In particular, we’re talking about interviewing and AI.
In a recent survey, the results show a growing use of AI interviews. The results reveal that some 10% of businesses currently use AI-based interviews, while 17% plan to start using them this year. Are you one of them?
Or are you one of the 32% that don’t intend to start using technology-drive interviews at all? Hey, you might be on the fence right now and you’re not alone, because 20% of survey respondents are unsure of their organisations plans.
We don’t think so.
You might say, well you would say that, you’re an IT recruiter. But in reality, AI is not yet evolved enough to remove the human element of interviewing. And, while it remains to be seen about how efficient AI interviews really are in the long run, you also need to consider that come technology talent may be put off by the impersonal approach of interviewing and AI.
How can AI improve interviewing? Well the biggest benefit we can see early on is when AI serves as an early screening tool. That’s an important part of the hiring process and a key area to increase efficiencies where possible. Therefore, it stands to reason that implementing AI at this stage could be helpful in terms of reducing wasted time and effort for employers.
Finding the balance is key in the hiring process. The interview stage is pivotal in providing an opportunity for employers and employees alike to get a feel for fit and suitability outside of skills. And for now, that requires the human element. How we see AI developing within hiring is to provide recommendations on candidates to ensure that your interview shortlist, is the most suitable.
AI continues to grow as a significant element of recruitment and organisations in the modern hiring process. It was inevitable. And, if used correctly can add significant value. The tool itself is still only as good as the human using it.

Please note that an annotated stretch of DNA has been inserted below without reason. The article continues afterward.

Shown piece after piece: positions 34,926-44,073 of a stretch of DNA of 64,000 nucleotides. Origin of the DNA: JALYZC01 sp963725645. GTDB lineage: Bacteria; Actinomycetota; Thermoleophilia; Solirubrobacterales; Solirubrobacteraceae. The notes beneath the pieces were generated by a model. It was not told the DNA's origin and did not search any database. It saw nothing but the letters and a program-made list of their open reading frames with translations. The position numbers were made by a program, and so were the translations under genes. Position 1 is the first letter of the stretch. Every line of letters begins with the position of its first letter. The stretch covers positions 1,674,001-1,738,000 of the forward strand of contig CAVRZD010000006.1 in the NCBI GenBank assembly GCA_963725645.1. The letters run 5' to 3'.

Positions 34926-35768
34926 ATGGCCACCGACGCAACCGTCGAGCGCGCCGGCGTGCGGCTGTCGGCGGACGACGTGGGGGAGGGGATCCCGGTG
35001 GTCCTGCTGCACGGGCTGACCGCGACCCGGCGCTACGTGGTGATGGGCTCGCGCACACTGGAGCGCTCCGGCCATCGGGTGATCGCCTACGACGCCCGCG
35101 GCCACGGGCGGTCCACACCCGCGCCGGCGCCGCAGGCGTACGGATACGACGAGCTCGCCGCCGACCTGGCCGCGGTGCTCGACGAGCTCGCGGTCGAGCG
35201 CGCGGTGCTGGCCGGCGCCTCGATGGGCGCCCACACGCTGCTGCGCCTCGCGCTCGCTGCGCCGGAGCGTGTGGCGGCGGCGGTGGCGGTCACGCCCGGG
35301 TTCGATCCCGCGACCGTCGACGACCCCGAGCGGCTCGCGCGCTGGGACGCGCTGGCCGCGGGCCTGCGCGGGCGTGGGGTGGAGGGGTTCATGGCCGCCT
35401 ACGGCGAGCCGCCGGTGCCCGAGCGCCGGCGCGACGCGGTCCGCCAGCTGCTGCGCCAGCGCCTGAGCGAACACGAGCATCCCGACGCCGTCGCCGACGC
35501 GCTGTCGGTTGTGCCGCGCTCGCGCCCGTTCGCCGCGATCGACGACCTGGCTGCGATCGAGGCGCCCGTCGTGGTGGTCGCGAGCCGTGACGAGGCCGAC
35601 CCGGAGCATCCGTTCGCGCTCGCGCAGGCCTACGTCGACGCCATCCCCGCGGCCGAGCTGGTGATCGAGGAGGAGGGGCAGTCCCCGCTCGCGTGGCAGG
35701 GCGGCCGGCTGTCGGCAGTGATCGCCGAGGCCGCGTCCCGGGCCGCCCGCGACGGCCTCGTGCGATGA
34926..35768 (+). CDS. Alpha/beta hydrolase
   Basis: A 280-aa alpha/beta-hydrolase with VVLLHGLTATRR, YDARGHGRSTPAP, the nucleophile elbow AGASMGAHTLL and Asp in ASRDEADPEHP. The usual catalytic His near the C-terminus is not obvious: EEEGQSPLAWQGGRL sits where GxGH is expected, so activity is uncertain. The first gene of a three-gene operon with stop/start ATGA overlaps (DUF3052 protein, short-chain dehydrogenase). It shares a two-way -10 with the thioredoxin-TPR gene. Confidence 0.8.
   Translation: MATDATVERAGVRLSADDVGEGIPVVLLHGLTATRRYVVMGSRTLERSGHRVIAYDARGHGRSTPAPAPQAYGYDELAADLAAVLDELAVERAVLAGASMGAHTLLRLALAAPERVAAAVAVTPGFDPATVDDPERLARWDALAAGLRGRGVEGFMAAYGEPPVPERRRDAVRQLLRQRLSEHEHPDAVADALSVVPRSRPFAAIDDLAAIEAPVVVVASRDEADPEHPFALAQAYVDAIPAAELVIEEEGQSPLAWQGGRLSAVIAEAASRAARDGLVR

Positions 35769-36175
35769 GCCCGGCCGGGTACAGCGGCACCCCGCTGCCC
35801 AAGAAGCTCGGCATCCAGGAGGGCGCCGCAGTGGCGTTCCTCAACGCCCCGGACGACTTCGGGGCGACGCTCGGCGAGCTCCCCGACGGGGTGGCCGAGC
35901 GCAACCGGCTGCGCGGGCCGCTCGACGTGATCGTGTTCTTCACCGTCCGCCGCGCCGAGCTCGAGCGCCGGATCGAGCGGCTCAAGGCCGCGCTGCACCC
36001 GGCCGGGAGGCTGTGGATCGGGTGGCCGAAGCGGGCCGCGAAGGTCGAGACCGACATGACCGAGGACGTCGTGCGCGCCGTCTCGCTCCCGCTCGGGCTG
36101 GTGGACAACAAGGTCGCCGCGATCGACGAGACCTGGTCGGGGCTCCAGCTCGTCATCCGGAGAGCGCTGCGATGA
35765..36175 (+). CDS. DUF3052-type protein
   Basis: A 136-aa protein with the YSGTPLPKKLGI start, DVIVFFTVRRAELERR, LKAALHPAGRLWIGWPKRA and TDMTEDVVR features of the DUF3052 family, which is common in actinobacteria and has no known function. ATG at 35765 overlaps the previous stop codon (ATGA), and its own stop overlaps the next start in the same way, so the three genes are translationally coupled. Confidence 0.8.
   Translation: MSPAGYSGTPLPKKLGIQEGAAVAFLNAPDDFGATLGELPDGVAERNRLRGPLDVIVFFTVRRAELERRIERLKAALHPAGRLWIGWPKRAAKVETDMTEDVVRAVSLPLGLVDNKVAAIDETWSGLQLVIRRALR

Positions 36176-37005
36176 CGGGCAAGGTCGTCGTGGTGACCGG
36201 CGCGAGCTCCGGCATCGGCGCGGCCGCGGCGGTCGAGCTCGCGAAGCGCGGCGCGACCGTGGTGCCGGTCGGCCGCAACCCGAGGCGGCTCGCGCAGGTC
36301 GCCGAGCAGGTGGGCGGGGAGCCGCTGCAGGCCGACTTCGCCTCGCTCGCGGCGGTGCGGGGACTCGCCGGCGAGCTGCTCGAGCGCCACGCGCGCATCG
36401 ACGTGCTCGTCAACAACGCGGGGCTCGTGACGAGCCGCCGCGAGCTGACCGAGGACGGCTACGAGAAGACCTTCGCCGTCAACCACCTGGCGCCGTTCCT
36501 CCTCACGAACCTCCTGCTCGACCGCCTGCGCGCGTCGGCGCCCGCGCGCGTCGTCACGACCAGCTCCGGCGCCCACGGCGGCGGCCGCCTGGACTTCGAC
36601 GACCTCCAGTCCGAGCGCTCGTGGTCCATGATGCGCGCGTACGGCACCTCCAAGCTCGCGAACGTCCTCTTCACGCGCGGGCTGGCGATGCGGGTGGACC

Whist AI is still reasonably new for interviews, it has been a component of recruitment for some time. From CV screening and skills assessment to video interview and chatbots.
If we circle back to interviewing, the question is how will AI transform the interview process? While still in its infancy, AI could result in overlooked candidates, especially if they don’t fit the ‘typical’ mould.
And, we must consider that there could be biases within AI algorithms, which requires humans to continually monitor and adjust, to ensure fairness and accuracy.
As a technology recruiter, we’re excited about the future of AI to support and assist us continue to improve efficiencies for our clients and candidates alike. As this technology continues to evolve, it’s essential that AI supports human decision-makers rather than replace them. For now, that is.
We’d love to hear your thoughts on how you are introducing AI into your hiring processes. Drop us a note to let us know.